Shadi Petosky flies often and without incident. So when the writer and producer snaked through the security line at the Orlando airport yesterday, the only thoughts in her head were about the birthday she'd just celebrated with her mom at the Wizarding World of Harry Potter. But after a Transportation Security Administration (TSA) agent pulled her aside due to an "anomaly" the 41-year-old's vacation turned into a denigrating nightmare.
According to an account Petosky posted to Twitter, the anomaly in question was her penis. After a 40-minute ordeal that included being held in a room, being asked to declare her sex, and being given two full pat-downs, she missed her flight.
"I fly all the time and this has never happened," Petosky tweeted. "I really thought the TSA was good about trans issues. I am so dumb."
This isn't the first time the TSA has been accused of mistreating trans passengers. In fact, Petosky says it's happened to most if not all of her friends. On Twitter, she started to hashtag #FlyingWhileTrans, which elicited responses from people who reported similar treatment. According to a 2011 survey (pdf) from the National Gay and Lesbian Task Force and the National Center for Transgender Equality, 21 percent of trans people reported being discriminated against while flying.
According to Petosky, when a passenger enters a full-body scanner, a TSA agent is supposed to push either a pink or blue button depending on what gender the passenger presents as. When the Petosky's genitals did not match with her gender presentation, it created a problem. An agent supposedly told her to "get back in the machine as a man, or there was going to be a problem," Petosky tweeted.
The TSA did not respond to VICE's request for comment, but the agency told the New York Times that "after examining closed-circuit TV video and other available information, TSA has determined that the evidence shows our officers followed TSA's strict guidelines."
Airport body scanners have been part of a legal battle that's been going on since 2007, sparked by civil rights groups that allege the system is an invasion of privacy. In 2011, a court ruled that the TSA needed to develop formal rules for the scanners, but that never happened. In July, three groups, including the National Center for Transgender Equality (NCTE), filed a petition saying the agency needed to speed things up. The government filed a response just this week, saying they need more time, according to court records.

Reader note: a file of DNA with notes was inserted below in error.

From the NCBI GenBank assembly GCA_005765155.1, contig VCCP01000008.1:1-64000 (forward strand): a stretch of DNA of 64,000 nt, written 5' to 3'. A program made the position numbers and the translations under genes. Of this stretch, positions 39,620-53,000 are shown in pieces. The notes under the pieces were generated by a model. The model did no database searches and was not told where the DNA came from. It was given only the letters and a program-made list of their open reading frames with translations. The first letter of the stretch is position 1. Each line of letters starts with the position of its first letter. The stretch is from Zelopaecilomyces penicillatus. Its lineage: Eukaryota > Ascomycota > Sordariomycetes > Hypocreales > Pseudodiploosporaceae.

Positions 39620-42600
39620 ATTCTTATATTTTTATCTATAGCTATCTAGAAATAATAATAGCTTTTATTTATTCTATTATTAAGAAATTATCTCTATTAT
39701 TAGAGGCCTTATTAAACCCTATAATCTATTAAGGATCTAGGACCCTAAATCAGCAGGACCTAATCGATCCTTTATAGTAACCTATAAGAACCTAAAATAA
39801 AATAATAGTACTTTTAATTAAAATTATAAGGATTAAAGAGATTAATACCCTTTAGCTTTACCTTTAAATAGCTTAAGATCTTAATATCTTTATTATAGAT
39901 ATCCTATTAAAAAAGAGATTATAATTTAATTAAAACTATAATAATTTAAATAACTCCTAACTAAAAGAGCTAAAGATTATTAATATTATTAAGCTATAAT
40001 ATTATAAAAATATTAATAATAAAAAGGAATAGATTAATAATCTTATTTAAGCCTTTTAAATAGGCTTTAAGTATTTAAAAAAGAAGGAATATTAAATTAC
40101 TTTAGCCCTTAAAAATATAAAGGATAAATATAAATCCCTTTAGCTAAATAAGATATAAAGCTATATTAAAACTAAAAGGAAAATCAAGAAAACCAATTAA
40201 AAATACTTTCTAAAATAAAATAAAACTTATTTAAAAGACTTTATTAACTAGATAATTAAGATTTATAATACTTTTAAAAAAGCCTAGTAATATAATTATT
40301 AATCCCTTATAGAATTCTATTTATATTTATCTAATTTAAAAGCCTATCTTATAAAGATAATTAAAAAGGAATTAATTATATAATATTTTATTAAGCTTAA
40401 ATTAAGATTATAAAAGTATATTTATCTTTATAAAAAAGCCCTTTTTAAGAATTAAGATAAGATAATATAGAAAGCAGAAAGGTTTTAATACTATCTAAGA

"This incident [with Petosky] provides yet another disturbing illustration that something is wrong with airport security," NCTE Director of Policy Harper Jean Tobin said in a statement to VICE. "For years TSA relied on body scanners and prison-style pat-downs as its primary tools despite mounting evidence that they don't work. It's a waste of billions and unfair to all travelers, but anyone who looks different or whose body is different is harmed the most."
While the NCTE might be using Petosky as an example to prove their point, she claims that she didn't want to be the subject of a media firestorm when she started talking about her experience on social media. The tweets were merely a way of publicly documenting her mistreatment, she says.
"I'm not going to lie," Petosky tweeted after her account went viral. "I zero percent want to be googled as the transsexual who's junk got flagged in Orlando."
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